Previously, state law required schools to sell land for fair-market value; however, some public schools, particularly rural schools, have surplus land that is difficult to sell on the market. While this property often offers no value to school districts, it will enable tribal housing authorities to build quality homes at a low cost for tribal citizens. Cherokee Nation can develop the property for real growth that benefits local communities, Cherokee families and the school district itself.


The Cherokee Nation Housing Authority builds quality three- and four-bedroom, single-family brick homes, each with a monthly payment of about $350, which includes taxes and insurance. Since 2012, we have built more than 660 of these homes. This program has also put Cherokees and our neighbors to work by creating 35,156 job opportunities for local contractors throughout northeast Oklahoma. HB1334 further increases our ability to build more homes.


The real advantage for local school districts will be in the form of additional revenue, as $2,800 per student will annually go to the school via Federal Impact Aid. School districts will be able to take advantage of this new law by collecting this aid for each student living in the homes constructed by the Housing Authority of the Cherokee Nation.


Additional impact aid revenue could lead to reduced class sizes, more teachers, newer textbooks and improved facilities. This desperately needed funding, through federal education dollars into Cherokee Nation’s 14 counties, will drastically enhance the educational experience our children receive.


Our partnership with public education in northeast Oklahoma continues to advance in creative and mutually beneficial ways. HB1334 presents yet another opportunity for tribes and schools to collaborate.


Cherokee Nation is a proud partner with the state of Oklahoma. We will continue to champion legislation like HB1334 that creates solutions our state needs to leverage tribal investments and improve the quality of life for all Oklahomans.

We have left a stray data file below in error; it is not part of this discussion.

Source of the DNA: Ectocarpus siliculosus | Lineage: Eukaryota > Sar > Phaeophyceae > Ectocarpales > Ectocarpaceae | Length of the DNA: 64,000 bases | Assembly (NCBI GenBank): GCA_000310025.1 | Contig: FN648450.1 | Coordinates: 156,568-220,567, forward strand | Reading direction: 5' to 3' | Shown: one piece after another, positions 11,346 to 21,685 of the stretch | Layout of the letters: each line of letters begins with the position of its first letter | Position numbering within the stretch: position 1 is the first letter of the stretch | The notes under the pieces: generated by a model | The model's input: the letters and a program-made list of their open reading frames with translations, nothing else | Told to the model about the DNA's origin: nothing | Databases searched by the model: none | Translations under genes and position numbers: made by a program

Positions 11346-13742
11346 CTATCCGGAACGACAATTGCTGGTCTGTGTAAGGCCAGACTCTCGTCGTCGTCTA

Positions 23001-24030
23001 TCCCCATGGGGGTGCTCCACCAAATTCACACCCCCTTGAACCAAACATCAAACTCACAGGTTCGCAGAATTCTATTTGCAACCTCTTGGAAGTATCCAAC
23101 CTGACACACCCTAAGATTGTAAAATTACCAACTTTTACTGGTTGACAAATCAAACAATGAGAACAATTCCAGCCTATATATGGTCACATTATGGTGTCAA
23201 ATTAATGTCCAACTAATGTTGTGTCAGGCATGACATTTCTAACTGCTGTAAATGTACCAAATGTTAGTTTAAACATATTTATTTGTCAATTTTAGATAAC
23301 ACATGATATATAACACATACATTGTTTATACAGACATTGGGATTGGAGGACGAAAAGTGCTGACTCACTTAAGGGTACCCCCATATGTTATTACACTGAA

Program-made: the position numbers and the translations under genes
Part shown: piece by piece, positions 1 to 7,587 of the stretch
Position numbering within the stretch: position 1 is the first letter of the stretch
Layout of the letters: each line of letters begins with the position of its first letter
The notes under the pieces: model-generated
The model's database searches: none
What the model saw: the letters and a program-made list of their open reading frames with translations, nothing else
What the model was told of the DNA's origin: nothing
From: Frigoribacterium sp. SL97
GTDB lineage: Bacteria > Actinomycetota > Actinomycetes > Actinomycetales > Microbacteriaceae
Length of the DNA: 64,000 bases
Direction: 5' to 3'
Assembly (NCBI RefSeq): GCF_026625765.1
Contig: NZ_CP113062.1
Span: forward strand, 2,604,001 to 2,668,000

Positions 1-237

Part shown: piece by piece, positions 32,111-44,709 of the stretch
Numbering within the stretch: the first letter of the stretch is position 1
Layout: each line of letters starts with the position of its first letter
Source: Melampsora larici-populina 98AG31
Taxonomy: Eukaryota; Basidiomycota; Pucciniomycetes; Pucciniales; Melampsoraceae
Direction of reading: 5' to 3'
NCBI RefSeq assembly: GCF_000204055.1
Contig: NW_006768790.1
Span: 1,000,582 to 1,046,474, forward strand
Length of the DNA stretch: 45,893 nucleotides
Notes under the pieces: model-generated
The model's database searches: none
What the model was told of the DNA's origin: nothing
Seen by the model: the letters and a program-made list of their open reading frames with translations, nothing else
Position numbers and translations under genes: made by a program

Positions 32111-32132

Monday, May 7, 2018

Addressing food insecurity for veterans in northeast Oklahoma

Cherokee Nation is steadfastly committed to our military veterans, those men and women who have sacrificed so much for our tribe, our country and our collective freedoms. Recently, we established a formal partnership with the Community Food Bank of Eastern Oklahoma to help ensure these real-life heroes do not suffer from hunger and food instability. Nobody in Oklahoma, especially a military veteran, should go hungry.


This collaboration, which is the first time a tribal government has been involved with this local food bank program, means regular access to healthy and nutritious foods, and that will translate to better and fuller lives. It is a blessing that we are able to help, and it is the least we can do for those who have done so much for us.


This endeavor will launch a mobile food pantry to the Cherokee Nation Veterans Center quarterly. The first distribution of 10 pallets — about 10,000 pounds of food — will be May 29. The tribe will help identify and distribute tickets to veterans in need, as well as provide volunteers to help run the mobile pantry. Fresh produce, bakery items and nonperishable food items will be made available for about 125 veterans or widows of veterans.